Study Guide

Dune Book I, Chapter 1

By Frank Herbert

Book I, Chapter 1

  • A week before the Atreides ducal leaves for the planet Arrakis, an old woman visits the Lady Jessica and her son, Paul.
  • The old lady pulls an Edward Cullen and watches the boy as he sleeps. Actually, she does it with the Lady Jessica, so it's a little less creepy. Or is that creepier?
  • The old woman notes that Paul is awake and listening. He's a sly boy, but he'll need rest if he is to face the gom jabbar tomorrow. Then they'll see if he's truly the Kwisatz Haderach.
  • What's the gom jabbar? The Kwisatz Haderach? Arrakis? Where does Herbert come up with these words? Neither Paul nor the readers get any answers as the old woman and Jessica leave the boy to sleep.
  • Paul wakes up the next day, thinking about Arrakis, the desert planet and home of the Fremen, the "will-o'-the-sand people" (1.25).
  • Jessica enters the bedroom and gets her son ready for the gom jabbar. Turns out the old woman is the Reverend Mother Gaius Helen Mohiam of the Bene Gesserit and the Emperor's Truthsayer. Wow, that's a long name. How about we just refer to her as the Reverend Mother from now on?
  • Speaking of the Reverend Mother, we find her waiting for Paul, fuming a bit over her mission. It seems she wouldn't have to be here if Jessica had just had a daughter like she was ordered to. Yes, the Bene Gesserit totally have the power to order things like that.
  • Paul and Jessica arrive. The Reverend Mother dismisses Jessica almost immediately. Before leaving, Jessica tells Paul this test is very important to her. So no pressure.
  • The Reverend Mother summons Paul using Jedi Mind Trick—er, wait, we mean the Voice. It's another of the many awesome and convenient plot powers a Bene Gesserit possesses.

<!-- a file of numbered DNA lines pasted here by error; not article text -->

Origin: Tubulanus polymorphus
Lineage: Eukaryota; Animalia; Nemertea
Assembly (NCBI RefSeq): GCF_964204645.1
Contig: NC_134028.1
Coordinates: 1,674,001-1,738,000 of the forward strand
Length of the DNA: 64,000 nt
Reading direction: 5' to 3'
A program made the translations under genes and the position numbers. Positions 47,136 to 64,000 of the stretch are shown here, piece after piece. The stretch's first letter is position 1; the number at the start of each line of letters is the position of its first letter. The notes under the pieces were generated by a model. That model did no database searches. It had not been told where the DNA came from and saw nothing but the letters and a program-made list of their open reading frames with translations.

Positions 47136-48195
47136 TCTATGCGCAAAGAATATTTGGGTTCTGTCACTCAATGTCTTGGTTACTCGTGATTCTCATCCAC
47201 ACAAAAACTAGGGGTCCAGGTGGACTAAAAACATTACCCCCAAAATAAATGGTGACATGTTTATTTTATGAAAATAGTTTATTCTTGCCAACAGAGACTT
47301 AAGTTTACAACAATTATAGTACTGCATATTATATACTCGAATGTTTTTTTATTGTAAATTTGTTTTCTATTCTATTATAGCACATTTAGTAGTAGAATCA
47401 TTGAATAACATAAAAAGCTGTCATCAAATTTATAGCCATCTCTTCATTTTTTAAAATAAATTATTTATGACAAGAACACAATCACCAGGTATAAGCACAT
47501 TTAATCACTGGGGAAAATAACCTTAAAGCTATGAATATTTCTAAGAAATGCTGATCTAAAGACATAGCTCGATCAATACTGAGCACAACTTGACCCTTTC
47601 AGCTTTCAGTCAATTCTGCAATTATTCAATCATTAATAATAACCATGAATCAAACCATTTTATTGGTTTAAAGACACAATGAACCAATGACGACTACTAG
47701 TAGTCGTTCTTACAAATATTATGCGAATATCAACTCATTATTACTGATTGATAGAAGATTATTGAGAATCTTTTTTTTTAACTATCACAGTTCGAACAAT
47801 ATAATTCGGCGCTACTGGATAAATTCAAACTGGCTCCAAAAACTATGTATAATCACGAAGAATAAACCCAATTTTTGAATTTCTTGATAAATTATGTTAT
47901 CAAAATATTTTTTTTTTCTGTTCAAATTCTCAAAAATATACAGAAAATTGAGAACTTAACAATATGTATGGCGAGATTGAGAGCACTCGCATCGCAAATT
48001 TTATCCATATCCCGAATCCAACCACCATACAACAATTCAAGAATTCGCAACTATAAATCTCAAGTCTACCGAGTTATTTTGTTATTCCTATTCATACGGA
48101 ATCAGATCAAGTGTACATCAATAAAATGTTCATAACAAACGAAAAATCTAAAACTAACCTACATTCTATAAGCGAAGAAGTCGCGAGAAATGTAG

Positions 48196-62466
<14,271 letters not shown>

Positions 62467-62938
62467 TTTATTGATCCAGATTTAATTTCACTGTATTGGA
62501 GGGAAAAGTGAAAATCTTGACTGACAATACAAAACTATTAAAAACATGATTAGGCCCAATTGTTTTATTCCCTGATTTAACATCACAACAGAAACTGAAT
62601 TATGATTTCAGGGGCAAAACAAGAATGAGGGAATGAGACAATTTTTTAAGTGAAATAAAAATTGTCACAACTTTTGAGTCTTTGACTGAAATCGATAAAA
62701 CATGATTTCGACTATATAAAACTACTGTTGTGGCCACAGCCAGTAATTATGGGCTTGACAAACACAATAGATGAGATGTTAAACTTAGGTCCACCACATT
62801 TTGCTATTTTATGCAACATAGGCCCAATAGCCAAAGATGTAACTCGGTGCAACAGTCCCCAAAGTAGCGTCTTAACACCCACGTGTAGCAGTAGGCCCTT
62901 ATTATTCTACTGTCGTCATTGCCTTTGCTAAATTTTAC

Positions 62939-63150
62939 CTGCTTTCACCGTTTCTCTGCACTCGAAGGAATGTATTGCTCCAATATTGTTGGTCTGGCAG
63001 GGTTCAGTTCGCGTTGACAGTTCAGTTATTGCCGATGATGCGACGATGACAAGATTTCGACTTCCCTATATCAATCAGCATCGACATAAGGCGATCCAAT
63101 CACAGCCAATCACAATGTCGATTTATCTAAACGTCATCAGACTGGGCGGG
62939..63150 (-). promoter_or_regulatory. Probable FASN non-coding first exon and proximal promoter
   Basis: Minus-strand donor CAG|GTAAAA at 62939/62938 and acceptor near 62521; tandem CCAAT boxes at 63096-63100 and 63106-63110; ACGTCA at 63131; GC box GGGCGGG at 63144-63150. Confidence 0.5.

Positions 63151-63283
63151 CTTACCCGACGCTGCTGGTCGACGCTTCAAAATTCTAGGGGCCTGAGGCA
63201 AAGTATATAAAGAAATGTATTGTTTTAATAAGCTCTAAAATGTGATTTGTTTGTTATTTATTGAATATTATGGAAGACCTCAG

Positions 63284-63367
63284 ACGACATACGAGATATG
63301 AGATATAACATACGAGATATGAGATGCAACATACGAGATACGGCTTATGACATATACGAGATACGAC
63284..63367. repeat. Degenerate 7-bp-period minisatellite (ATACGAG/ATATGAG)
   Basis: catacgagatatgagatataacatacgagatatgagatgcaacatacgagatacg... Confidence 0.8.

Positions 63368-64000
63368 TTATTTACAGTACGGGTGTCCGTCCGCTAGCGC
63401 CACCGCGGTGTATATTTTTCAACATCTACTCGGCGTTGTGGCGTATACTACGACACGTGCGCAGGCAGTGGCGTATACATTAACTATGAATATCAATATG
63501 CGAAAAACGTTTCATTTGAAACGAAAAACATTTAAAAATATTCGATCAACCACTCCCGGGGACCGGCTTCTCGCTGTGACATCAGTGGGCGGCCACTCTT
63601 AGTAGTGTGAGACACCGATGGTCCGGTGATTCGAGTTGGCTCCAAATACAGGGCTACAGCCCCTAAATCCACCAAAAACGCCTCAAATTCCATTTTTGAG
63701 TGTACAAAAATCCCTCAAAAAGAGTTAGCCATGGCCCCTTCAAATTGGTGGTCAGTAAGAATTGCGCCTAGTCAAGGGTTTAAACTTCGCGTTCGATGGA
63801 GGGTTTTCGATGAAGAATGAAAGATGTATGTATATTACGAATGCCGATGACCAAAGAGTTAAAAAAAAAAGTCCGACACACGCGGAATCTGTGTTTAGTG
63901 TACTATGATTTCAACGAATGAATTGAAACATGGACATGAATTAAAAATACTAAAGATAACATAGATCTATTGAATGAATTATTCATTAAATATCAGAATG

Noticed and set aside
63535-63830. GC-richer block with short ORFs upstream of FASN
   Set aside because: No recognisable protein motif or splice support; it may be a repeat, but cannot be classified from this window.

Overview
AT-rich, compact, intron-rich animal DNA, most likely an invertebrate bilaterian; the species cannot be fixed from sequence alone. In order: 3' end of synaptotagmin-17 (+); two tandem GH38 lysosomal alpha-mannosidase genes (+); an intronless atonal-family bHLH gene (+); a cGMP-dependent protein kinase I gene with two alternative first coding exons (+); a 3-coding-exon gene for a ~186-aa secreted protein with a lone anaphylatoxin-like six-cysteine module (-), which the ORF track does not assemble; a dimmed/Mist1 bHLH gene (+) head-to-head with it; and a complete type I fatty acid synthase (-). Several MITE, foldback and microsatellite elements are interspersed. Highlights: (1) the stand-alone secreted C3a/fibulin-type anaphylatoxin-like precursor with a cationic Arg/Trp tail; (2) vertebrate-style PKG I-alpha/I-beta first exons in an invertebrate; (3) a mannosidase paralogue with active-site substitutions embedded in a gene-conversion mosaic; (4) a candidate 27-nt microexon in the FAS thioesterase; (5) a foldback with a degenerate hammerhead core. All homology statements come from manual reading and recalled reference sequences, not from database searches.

• The Reverend Mother shows Paul a black box with a hole inside and commands the boy to stick his hand in the hole.
  • Paul does so. The Reverend Mother quickly puts a small needle next to Paul's throat. The needle is the gom jabbar. Should Paul try to move or take his hand out of the box, she'll stick him with the needle's poisonous tip. She warns Paul that the poison will kill him—you know, as opposed to a poison that won't.
  • But that's not all, folks. The box slowly increases the pain in Paul's hand. As the pain grows, Paul can feel the "skin curling black on that agonized hand, the flesh crisping and dropping away" (1.100). Crazy.
  • The Reverend Mother stops the test then, claiming no on else has withstood so much. She believes she must have wanted him to fail.
  • Paul expects to pull a blackened stump from the box, but he gets his hand back, good as new. According to the Reverend Mother, it was all pain by nerve induction.
  • The Reverend Mother explains that the test's purpose is to separate humans from people. A human will overcome his animal instincts regarding the pain. A person, or animal, will not. Still, you'd think they'd come up with a better test. Maybe a type of litmus paper or something.
  • Jessica returns. On the outside, she remains stoic, but on the inside, she's stoked her son isn't dead.
  • The Reverend Mother gives Paul a history lesson. Once, humans built machines to do their thinking for them. But then there was some sort of revolt, and humans were required to develop their minds instead.
  • (A Note of Fictional History: This part of the universe's history remains fuzzy in Dune, but if you wish to read a more fleshed-out version, check out the book Dune: The Butlerian Jihad.)
  • Schools were formed for the task, including the Bene Gesserit and the Spacing Guild. Mentats, humans with supreme logical abilities, also developed from this turn in history.
  • The Reverenced Mother reveals to Paul the Bene Gesserit's purpose of separating humans from people. It's for the purposes of breeding. They never call it eugenics in the book, but, yeah, it's eugenics.
  • Paul finds that this idea goes against his "instinct for rightness" (1.149). We're right there with you, Paul.
  • Finally, Reverend Mother tells Paul what the Kwisatz Haderach is. The Bene Gesserit have the ability to look into their "body's memory" and into the past—but only the "feminine avenues" (1.162). Men cannot do this. Why? Because… hm, good question.
  • One day, through their breeding program, the Bene Gesserit desire to produce the Kwisatz Haderach, a man who can look into both the feminine and masculine pasts. Paul may just be the one.
  • Paul wonders how the others failed. The Reverend Mother says they died.